3. Add to the bowl the tomatoes, celery and olive oil.  Stir to mix all of the ingredients together.
  4. Add in salt and black pepper to taste and stir to incorporate.
  5. Serve with tortilla chips and optional garnish and enjoy!

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Preparing for a successful New Year’s Eve doesn’t have to be daunting.  Over the course of this week I’ll be featuring recipes for entertaining whether it’s a big party or just a few close friends and family members.

To kick things off let’s talk about the most iconic part of any New Year’s celebration: bubbly.  Sparkling wine is a central part of ringing in the New Year.  It can also be intimidating if you don’t know anything about it.  So please, put down that bottle of Andre and read on.

For Sparkling Wine 101, I will defer to the experts.  My own recommendations are below.

My friend Lisa and I did quite a bit of leg work the other week and attended a Grand Champagne/Sparkling Wine Tasting at my favorite wine shop.  Here are the wines that we enjoyed most and would serve to our own guests, starting with the least expensive:

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The key to any good stir-fry is the sauce.  Without good sauce you have bland, or worse super salty, limp veggies with some sort of meat.  This sauce recipe comes from my dad, and works fantastically with chicken and an assortment of vegetables.  You could also use fried tofu if you are of the vegetarian persuasion.

For this recipe I will list the sauce, and also some ideas for what would go well in a stir fry with it below.  For stir-fry content quantities you can be the judge depending on how many people you are serving, and how much you like certain ingredients.  I for instance don’t like baby corn and choose to omit it when I make stir fry for myself.

Easy Stir-fry Sauce – 1 Knife


  • ½ cup water
  • 2 tablespoons soy sauce
  • 2 tablespoons oyster sauce
  • 2 teaspoons brown sugar
  • 2 teaspoons cornstarch
  • 1 teaspoon sesame oil


  1. Combine all of the ingredients in a bowl, stirring well so they are all incorporated.
  2. When you have finished frying all of your meats and vegetables add the sauce and stir in.
  3. Cook for a few minutes to bring the sauce to a boil.
  4. Let thicken in the pan for a minute.

Suggested Stir Fry Ingredients:

  • Boneless skinless chicken breast cut into small (½-1 inch cubes) – For this cook about one breast per person you are serving.  Also remember when handling the raw chicken to follow the Food Network Rule and wash your hands!
  • Bok Choi – Cut off the blunt end and discard.  Chop into bit size pieces, including the greens if you like them.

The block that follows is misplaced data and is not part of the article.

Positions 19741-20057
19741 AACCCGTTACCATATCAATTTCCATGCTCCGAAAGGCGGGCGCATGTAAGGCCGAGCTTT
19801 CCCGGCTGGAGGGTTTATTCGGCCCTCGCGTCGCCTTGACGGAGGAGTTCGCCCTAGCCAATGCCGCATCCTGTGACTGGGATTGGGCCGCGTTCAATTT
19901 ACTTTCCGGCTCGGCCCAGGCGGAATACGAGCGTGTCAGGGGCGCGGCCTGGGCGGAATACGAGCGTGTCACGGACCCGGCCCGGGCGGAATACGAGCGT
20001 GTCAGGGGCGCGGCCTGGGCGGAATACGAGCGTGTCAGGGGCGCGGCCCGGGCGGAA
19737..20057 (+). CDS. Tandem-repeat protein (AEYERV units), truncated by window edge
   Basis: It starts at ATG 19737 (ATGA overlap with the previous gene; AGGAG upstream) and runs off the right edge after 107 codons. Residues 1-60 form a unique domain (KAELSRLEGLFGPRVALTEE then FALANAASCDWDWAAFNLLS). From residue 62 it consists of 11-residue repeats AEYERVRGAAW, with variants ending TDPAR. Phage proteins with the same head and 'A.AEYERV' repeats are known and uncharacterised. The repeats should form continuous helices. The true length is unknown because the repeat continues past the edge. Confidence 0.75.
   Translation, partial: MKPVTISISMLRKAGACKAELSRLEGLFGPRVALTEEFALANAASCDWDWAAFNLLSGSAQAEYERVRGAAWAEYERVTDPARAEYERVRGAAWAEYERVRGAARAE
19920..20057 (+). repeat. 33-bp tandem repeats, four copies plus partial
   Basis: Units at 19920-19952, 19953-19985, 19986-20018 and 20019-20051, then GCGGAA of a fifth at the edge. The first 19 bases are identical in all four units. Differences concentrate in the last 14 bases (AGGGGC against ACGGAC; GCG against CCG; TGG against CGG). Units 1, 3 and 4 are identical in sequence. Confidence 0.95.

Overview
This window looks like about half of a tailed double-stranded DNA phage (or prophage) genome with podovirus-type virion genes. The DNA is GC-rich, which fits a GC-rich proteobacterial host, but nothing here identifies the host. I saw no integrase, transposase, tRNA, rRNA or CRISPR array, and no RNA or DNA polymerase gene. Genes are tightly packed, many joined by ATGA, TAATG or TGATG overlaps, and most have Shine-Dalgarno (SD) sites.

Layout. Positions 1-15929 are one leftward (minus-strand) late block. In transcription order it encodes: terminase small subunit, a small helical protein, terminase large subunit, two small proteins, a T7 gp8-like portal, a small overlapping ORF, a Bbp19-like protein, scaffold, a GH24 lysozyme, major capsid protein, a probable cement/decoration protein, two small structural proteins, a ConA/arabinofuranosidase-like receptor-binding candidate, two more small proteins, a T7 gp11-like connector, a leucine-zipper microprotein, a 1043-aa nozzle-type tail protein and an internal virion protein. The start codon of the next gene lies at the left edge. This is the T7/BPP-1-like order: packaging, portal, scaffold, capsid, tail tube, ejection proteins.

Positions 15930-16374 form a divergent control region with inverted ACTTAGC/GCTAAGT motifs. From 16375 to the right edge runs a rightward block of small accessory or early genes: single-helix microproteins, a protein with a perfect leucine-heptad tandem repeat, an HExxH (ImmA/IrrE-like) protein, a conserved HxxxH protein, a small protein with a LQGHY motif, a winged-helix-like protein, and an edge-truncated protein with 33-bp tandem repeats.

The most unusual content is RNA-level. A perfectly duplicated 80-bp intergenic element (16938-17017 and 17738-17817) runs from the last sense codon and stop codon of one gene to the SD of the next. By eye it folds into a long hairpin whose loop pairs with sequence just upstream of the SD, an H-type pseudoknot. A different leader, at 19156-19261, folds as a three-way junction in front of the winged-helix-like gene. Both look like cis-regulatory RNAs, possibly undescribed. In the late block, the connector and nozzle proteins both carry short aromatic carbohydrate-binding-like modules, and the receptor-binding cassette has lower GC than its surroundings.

• Shredded or matchstick carrots
  • White mushrooms or oyster mushrooms – Oyster mushrooms are most easily found canned
  • Baby Corn – Again easiest sometimes to find in a can
  • Water chestnuts – Look for cans of these in the “Asian” or international aisle
  • Bamboo Shoots – Once again, a can in the “Asian” or international aisle is the way to go
  • Celery – Chop into thin slices
  • Green Pepper – Remove the stem and seeds and chop into small strips or 1 inch chunks

Cooking your stir-fry:

  1. Cook chicken first in a few tablespoons of canola oil.  As you see sides turning white you can stir the chicken to make sure it cooks evenly.  You will know the chicken is cooked when it starts to turn lightly golden on the outside and you see absolutely no pink meat.
  2. Remove the chicken from the pan and set aside in a bowl.
  3. Add all of the vegetables to the pan and sauté until they are wilted and cooked through.
  4. Add chicken back into the pan.
  5. Add in sauce, following the directions above.
  6. Serve and enjoy!

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Let’s talk about chicken.  Poultry is a staple of the American diet, but is also one of the riskiest foods you can bring into your kitchen.  Chicken purchased from your average grocery store comes with the threat from salmonella bacteria and other food-borne illnesses.  The USDA has a phenomenal page on chicken handling, storage, diseases, and cooking temperatures.

When preparing chicken it is important to make sure you do not cross-contaminate your other food.  This means touching other foods with hands or kitchen tools that have come directly in contact with raw or undercooked chicken.  There are a few easy steps we can take to make sure this doesn’t happen.

  1. Use different knives and cutting boards for meat and non-meat foods.  As they say at the USDA: Be smart.  Keep Foods Apart.
  2. Always wash your hands with soap and warm water for 20 seconds before and after handling poultry, meat and other foods.

My father pointed out to me a few years ago that he started noticing that every time he watched a Food Network show the chef would always wash their hands after touching chicken.  His impression was that the network was trying to set an example.  This is an example that we in the I Can Boil Water kitchen follow, and you should too when working with poultry and other meats.  So be sure to follow the “Food Network Rule” and wash your hands when working with chicken.  Cross-contamination is no fun, trust me.